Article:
Instep Today

Verna – the message is bigger than the movie

Instep Today
By Aamna Haider Isani
Tue, 11, 17

These words, for me, epitomize what Shoaib Mansoor’s third film, Verna that released this weekend, stands for.

“Don’t tell me what rights Islam gives women; tell me what rights Muslims give women.”

These words, for me, epitomize what Shoaib Mansoor’s third film, Verna that released this weekend, stands for. These words remind me of Naseeruddin Shah’s monologue in Khuda Kay Liye, in which he says that “Din mein darrhi hai, darrhi mein din nahin.” It’s the kind of line that will stick. KKL was a brave film, made in unstable times; Shoaib Mansoor’s Bol was even more hard hitting, serving several sensitive and misplaced issues at the same time and in his third outing the acclaimed writer/director makes a case for women’s rights just as effectively.

It is by no means perfect. The very premise of the film – how a certain civilian can just run up to a Governor’s car, open the door and rant – is beyond far fetched. There are numerous similar instances that leave you in disbelief and may even ruin the film for you. For a woman to return to her rapist, for a woman to bury her loved one in her home, for three inexperienced people to plot a revenge sequence… Shoaib Mansoor’s plot is riddled with loopholes and some of the dialogues are just as weak. I do believe that Shoaib Mansoor’s art of story telling is stellar but at the same time his execution suffers a set back; it hasn’t met technology.

Verna does have its strengths; for one, it does not bore. It’s gripping story-telling and you’re anxiously waiting for the next scene throughout its duration. You wait nervously for Sara (Mahira Khan) to be picked up as the family is picnicking in the park, because that black four-wheeler lumbering around is ominous. Then you wait for her to return and you wonder what state she’ll be in. You’re on the edge of your seat when you witness her insecure, regressive husband Aami’s (Haroon Shahid) reaction. You wait for the moment when she realizes who her abductor and rapist is. There is something or the other that grips you, even when it’s as unbelievable as her return to the rapist for evidence.

And the lessons that are entwined in the storyline are priceless…

Who made it acceptable for a man to hit a woman?

Sara’s husband is struggling with the situation, unable to come to terms with it and wishing he didn’t know so they could just forget it and go on with their lives. Ignorance is bliss, he says. And at some point when she’s arguing, he slaps her. She storms out in a rage and then rushes back and punches the living daylights out of him.

A woman is a person BEFORE she is a wife or daughter

Why should a woman lead her life and act according to guidelines set out for her by her family? Sara’s parents want her to hush things up in a classic “bhool jao” way but she goes ahead in search of justice. Sara’s in-laws want to handle things their way – the typical hot headed reaction of “dekh lain gey” – but she goes and admits herself for a medical examination and registers an FIR. Throughout the film her family wants to dictate her feelings and her actions but she does exactly what she wishes even in the most sordid of circumstances.

How a woman dresses DOES NOT matter

Sara’s mother in law reprimands Sara and her own daughter, Mahgul, for wearing jeans and t-shirts around the city, with a “yeh toh hona hi tha” as an unbelievable reaction. Sara’s case is eventually picked up by TV channels and she is put face-to-face with the stereotypical variety of misogynist mullah who says, “When women dress this way in front of men, who watch Bollywood films and pornographic content, then these crimes are inevitable.”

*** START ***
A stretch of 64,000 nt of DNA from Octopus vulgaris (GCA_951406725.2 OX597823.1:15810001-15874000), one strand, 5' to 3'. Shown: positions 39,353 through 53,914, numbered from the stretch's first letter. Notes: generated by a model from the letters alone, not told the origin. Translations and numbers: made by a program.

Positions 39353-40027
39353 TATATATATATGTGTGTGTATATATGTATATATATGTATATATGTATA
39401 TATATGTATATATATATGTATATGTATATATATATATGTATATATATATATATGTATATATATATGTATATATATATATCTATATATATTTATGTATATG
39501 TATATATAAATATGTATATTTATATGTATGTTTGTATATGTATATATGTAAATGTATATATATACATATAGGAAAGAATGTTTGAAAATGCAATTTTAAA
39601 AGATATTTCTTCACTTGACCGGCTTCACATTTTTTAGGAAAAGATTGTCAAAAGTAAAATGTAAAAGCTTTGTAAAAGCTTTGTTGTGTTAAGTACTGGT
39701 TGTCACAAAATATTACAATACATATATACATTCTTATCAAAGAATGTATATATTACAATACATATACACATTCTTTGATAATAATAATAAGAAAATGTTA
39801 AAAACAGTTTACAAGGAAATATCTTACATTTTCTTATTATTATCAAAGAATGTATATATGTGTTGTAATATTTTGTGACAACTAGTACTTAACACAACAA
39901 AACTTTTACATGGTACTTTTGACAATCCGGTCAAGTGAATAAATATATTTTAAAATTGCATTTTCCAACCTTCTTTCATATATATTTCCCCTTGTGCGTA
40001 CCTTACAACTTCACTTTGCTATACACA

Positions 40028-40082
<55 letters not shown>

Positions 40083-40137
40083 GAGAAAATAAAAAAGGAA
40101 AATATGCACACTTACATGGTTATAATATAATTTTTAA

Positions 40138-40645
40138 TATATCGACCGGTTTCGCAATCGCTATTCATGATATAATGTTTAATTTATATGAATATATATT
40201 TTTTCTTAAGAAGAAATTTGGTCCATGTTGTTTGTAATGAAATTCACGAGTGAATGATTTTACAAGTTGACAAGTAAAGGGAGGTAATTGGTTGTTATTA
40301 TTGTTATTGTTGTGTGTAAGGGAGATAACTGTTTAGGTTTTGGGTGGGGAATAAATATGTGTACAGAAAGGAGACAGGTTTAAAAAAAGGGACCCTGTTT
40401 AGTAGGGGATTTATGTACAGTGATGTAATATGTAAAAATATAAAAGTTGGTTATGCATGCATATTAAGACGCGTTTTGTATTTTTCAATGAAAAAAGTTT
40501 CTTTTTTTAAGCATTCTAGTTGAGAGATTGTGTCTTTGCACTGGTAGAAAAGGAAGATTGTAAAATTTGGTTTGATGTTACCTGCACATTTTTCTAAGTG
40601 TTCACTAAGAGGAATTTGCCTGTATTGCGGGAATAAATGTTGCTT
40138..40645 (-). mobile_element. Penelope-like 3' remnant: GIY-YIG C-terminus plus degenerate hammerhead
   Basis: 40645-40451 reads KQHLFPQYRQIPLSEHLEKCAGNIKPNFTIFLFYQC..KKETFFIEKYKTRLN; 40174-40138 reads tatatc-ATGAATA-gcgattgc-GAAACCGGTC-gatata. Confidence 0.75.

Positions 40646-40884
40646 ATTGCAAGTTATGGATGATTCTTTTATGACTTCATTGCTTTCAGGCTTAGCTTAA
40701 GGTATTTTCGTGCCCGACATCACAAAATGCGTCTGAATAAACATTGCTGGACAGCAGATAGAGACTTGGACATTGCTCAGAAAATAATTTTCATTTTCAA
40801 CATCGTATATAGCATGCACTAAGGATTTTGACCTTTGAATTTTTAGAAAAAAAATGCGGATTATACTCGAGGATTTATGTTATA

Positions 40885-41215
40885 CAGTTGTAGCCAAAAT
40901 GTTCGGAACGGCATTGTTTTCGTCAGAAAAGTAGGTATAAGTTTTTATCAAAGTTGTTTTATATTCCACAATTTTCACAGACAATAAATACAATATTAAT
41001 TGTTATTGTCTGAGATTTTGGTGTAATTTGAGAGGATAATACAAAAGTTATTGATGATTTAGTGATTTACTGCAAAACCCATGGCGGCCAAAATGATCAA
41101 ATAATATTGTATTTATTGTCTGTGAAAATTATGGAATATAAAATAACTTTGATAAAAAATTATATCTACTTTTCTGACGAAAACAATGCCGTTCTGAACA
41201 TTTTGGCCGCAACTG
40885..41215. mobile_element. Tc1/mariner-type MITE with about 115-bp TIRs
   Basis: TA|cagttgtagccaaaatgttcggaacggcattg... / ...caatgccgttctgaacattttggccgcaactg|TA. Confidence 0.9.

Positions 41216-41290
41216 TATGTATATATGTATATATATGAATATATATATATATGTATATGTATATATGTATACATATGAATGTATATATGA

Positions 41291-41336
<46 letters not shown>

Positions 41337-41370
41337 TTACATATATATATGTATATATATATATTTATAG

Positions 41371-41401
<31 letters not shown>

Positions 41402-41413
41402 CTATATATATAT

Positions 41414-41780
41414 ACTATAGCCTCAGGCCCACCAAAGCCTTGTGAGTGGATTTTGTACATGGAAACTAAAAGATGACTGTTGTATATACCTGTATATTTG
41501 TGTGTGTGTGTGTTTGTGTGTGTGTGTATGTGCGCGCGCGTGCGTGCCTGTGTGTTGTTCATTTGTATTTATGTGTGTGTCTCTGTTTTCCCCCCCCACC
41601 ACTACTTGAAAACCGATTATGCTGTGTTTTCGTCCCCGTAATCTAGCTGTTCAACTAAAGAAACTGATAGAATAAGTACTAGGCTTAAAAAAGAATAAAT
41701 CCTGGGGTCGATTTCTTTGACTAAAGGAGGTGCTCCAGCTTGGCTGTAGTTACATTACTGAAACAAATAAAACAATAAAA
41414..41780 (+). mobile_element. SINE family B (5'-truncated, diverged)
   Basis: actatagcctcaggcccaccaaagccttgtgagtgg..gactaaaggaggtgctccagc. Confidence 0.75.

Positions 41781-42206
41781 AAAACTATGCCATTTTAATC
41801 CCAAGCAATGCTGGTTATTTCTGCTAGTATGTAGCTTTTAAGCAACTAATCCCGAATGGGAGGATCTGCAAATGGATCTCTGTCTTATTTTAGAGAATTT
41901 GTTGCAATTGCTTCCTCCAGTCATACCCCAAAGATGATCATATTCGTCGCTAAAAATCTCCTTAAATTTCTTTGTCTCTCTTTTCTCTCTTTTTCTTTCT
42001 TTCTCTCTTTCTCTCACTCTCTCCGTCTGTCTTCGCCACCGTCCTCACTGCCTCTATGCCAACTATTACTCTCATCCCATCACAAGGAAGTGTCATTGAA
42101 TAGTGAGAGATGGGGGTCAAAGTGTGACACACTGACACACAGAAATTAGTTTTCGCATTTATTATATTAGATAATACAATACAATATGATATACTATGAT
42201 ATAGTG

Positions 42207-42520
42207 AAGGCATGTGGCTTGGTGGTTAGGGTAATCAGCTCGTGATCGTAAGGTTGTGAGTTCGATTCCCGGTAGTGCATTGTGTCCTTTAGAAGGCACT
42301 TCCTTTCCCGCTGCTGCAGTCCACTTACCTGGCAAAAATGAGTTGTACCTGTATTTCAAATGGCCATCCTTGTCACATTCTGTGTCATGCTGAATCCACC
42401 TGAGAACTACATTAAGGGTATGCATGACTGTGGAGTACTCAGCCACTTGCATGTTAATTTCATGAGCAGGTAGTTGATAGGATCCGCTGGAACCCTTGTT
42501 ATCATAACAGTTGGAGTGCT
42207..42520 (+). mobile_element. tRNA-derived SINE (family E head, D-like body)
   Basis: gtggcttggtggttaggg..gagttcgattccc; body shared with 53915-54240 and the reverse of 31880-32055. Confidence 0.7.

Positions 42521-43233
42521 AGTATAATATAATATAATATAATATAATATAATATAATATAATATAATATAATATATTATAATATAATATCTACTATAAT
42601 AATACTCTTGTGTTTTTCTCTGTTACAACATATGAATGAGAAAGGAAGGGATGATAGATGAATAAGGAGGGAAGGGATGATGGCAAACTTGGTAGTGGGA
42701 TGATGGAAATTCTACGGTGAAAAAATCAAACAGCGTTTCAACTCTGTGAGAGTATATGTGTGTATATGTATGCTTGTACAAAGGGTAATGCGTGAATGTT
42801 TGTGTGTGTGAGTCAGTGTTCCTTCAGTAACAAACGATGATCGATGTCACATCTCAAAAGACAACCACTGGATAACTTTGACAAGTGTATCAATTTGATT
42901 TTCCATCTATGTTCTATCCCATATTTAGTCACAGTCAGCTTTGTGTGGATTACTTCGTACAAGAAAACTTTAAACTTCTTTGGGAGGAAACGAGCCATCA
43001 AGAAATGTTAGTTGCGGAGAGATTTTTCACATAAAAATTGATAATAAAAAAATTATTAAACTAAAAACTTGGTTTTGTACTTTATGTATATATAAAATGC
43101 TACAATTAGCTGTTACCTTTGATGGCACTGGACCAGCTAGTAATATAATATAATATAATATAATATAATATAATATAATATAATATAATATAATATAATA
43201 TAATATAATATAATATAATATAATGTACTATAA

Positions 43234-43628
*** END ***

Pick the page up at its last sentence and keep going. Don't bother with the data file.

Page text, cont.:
“Do the children in madrassahs, who get raped and sodomized also dress provocatively and do those maulvis also watch Bollywood films and porn?” she questions aggressively. Point. A woman’s code of conduct or the way she dresses DOES NOT justify, in any way, how she is treated. Nothing justifies rape or harassment.

You cannot stereotype how a rape victim should behave or appear

Sara is shown as an emancipated, Oxford graduate who returned and married a musician she fell in love with. She’s a beautiful, modern woman who dresses in western attire on her personal time. Several reviews I read judged Sara for not looking like a rape victim and I wanted to ask, how exactly should a rape victim look? Should she suddenly have stopped wearing jeans in favour of a shalwar kameez and dupatta? Should her clothes have been torn and bedraggled and should she have looked less beautiful? Because Mahira does look beautiful in every frame. “Look at you! You don’t even have a single mark of resistance or struggle on your body; it’s as if you wanted this to happen!” Aami spits these unbelievable words at her. In a way, that’s what we’re implying when we’re judging a woman by the clothes she wears.

At the end of the day, Verna is a must watch. It’s a film that deals with VIP culture, feudalism and misogyny. It also points all fingers at the warped system we deal with on a daily basis. But it leaves enough room for hope, which is just as important as raising a flag for the issues at hand. It is also built upon very strong performances, especially Mahira Khan who works out of her comfort zone to deliver the grittiest performance of her career. Zarrar Khan, the Governor’s son and antagonist, is almost flawless in his character and he incites both hatred and revulsion. Again, one wishes that the plot were stronger and the execution smoother but the messages sent out in Verna are much more significant than the movie itself.